Boris Johnson’s plan to build swimming pool in Oxfordshire could be scuppered by newts

Boris Johnson (left) could have his plans scuppered by a population of newts. Credit: PA

Boris Johnson’s plans to build an outdoor swimming pool at his Oxfordshire country manor could be at risk of being cancelled due to a population of newts.

The former prime minister’s planning application was met with a holding objection raising concerns that the local population of great crested newts (GCN) could be threatened by the construction.

The objection comes after Mr Johnson in 2020 blamed “newt-counting” red tape in the planning system for delays in housebuilding.

A planning application was lodged in June with South Oxfordshire District Council for the installation of a new 11-by-four-metre swimming pool on the grounds of his home.

He lives at Grade II-listed Brightwell Manor with his wife Carrie and their three young children.

But the South and Vale countryside officer last month filed a holding objection, protesting that the rare amphibians could be “impacted by the proposed development”.

Local government ecologist Edward Church wrote in his report: “There are known populations of great crested newts … in the east of the village.

“Mapping shows that there is a pond onsite and a moat immediately adjacent to the southern boundary, both well within 250 metres of the position of the proposed pool.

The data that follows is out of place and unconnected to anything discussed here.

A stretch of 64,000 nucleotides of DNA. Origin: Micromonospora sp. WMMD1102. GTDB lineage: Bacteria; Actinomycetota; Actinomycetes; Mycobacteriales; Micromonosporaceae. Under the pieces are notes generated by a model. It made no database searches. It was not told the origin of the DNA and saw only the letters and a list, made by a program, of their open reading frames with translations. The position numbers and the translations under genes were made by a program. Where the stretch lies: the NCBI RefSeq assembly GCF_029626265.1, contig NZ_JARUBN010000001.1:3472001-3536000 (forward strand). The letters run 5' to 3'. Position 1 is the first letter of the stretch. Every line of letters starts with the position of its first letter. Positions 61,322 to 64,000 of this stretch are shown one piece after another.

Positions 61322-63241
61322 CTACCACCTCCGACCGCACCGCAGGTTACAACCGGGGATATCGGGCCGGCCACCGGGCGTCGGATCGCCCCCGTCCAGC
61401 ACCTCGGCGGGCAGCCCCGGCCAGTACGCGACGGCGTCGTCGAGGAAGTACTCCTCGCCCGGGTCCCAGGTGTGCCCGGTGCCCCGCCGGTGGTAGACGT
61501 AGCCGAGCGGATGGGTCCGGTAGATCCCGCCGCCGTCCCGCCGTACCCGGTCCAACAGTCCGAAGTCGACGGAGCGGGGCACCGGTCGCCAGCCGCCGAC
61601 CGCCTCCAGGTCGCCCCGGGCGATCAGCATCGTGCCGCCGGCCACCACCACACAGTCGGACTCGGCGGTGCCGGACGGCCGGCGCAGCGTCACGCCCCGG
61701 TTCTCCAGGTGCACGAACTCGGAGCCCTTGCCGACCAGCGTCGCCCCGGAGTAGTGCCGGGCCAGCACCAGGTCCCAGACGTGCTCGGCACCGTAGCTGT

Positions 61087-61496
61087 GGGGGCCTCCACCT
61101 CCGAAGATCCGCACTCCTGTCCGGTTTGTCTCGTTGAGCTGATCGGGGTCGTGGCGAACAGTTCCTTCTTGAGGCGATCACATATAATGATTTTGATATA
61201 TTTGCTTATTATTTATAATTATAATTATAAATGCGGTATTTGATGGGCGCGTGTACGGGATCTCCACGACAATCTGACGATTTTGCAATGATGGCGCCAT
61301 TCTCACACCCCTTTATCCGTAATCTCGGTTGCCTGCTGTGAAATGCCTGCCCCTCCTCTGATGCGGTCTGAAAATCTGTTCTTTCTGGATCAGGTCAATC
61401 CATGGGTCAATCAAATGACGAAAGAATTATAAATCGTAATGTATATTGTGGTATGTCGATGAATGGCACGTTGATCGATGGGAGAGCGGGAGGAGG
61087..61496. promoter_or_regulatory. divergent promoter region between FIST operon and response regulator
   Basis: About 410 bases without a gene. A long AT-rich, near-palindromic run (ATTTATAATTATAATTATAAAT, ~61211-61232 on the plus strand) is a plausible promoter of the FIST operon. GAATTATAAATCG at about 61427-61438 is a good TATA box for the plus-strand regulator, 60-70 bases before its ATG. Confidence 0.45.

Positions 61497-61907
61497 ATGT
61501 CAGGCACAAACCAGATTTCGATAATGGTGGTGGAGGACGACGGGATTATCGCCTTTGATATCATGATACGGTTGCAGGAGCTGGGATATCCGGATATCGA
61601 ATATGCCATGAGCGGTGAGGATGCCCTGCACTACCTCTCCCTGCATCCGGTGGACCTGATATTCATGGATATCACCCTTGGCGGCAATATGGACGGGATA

Carrie and Boris Johnson hope to build the pool at Brightwell Manor Credit: Kirsty O’Connor/PA

“The proposed development falls within the red zone of highest risk to GCN.

“Based on the information available to me currently, I am of the opinion that there is a reasonable likelihood that GCN are present and could be impacted by the proposed development.

“I do not recommend that planning permission is granted currently,” he concluded, saying protected species surveys “are likely to be required to support this application”.

Great crested newts, which are black with spotted flanks and an orange belly, are protected under UK and European wildlife law.

Their numbers are in decline, with habitat loss being their biggest threat.

As prime minister, Mr Johnson said in a speech about rebooting the economy three years ago that “newt-counting delays in our system are a massive drag” on productivity in the UK.

His spokesman declined to comment.

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